fresh. sustainable. local.
Editor’s Note: Pre-emption bills such as the looming SB 633 affect our ability to maintain reliable, diverse, safe, healthy and plentiful local food systems. In effect, they represent how Big Government helps Big Corporations force their products (such as poisons like pesticides and genetically-engineered foods) on local communities. More than that, when those products cause real harm to us, our food and our environment, pre-emption bills also deny us our right to protect ourselves and hold offenders accountable for the harm they cause.
As a followup to our previous post on Senate Bill 633, we’d like to share an overview of pre-emption bills by Kim Goodwin of Oregonians for Farm & Food Rights, and how they erode public freedom, limit localized self-determination and threaten food security and eliminate accountability for the harm people cause to the environment.
What’s the Deal with Seed Preemption Bills?
For those of us who care about having a local food system, seed preemption legislation is very concerning. It’s the predictable response of industry to citizen- and farmer-motivated efforts to make community decisions about farming. In Oregon, seed preemption bills are the latest attempt to “preempt” our community rights to make local laws regarding agriculture.
Why a seed preemption?
Industrial agriculture is very concerned that more anti-GMO legislation will pass at a county level, like has happened in San Juan County, Washington. So, corporate agriculture, organizations like American Legislative Exchange Council (ALEC), and some of our legislators are working together to eliminate a basic community right to decision-making. It’s ridiculous. Farming, by its very nature, is a local, regional practice. The decision-making process regarding farming should happen locally. Do we want legislators in Washington, DC, deciding what’s best for Willamette Valley farmers? Or state legislators from the coast making decisions for farmers in Eastern Oregon?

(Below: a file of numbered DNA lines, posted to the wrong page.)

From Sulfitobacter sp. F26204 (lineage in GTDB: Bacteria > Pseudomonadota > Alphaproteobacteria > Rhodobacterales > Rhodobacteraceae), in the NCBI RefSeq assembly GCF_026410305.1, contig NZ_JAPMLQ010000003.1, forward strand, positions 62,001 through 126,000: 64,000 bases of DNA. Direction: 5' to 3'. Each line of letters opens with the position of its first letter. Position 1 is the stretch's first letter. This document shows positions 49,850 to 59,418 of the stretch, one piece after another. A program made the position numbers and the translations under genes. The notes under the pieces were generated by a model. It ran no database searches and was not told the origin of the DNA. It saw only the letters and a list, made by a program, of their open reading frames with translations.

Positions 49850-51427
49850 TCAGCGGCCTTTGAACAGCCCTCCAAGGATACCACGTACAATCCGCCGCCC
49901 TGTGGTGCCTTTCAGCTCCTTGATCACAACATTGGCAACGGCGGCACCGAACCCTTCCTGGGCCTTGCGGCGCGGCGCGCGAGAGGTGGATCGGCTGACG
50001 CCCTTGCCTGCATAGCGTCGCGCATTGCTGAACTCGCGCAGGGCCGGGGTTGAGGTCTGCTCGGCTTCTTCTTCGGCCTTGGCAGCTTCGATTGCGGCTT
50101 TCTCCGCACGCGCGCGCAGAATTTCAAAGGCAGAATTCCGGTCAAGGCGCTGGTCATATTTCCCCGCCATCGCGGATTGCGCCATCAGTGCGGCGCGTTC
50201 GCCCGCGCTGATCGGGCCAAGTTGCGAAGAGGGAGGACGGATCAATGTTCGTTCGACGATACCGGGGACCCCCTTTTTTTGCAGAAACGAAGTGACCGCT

Seed preemption laws have been pushed for a decade or so, but are just now being proposed in Oregon. In Oregon, the lobbying group Oregonians for Food and Shelter (OFS) are the offensive front for the GMO, pesticide and aerial spray industries. They are our pesticide/aerial spray/gmo lobbyists. OFS has members from Monsanto, DuPont, Syngenta, and RISE (Responsible Industry for a Sound Environment – a national pesticide lobby) on their Board of Directors – if that gives you any hints about their motives. (Oregonians for Food and Shelter is the organization that helped tank the first GMO labeling measure in Oregon (and the U.S.) over ten years ago. Over $5 million was funneled into Oregon by chemical companies like Monsanto, Syngenta, Dow, Bayer Crop Science, and Dupont to oppose the GMO labeling citizen initiative. This successfully frightened consumers into opposing labeling– just as happened with California’s labeling initiative Prop 37 last year.)
Here is a great resource that explains the purpose of seed preemption laws in detail: http://environmentalcommons.org/seedlawbackgrounder.html
Preempt now – before it’s too late
This attempt to take away our local rights is a direct response against Benton and Jackson counties’ anti-gmo initiatives. It’s the typical way industry deals with citizen concern about industrial practices – any practice. For example, the documentary A Chemical Reaction explains the story of the anti-pesticide laws passed in Hudson, Canada, in the mid-1990s. Chemical companies sued, took the little community of Hudson all the way to Canada’s Superior Court, and lost. The court ruled in favor of the local community’s right to ban lawn pesticides, and in favor of the “precautionary principle” (which is also used in Europe). Unfortunately, the U.S. does not use the precautionary principle. The precautionary priniciple allows that when a practice could harm the public, the burden of proof must be placed on proving safety – rather than harm. Simply said, it’s “better safe, than sorry.” You’d certainly want your child’s babysitter to use this principle. We use this approach in the development of new food sweeteners, children’s car seats, and toys. But it’s not required for the makers of pesticides.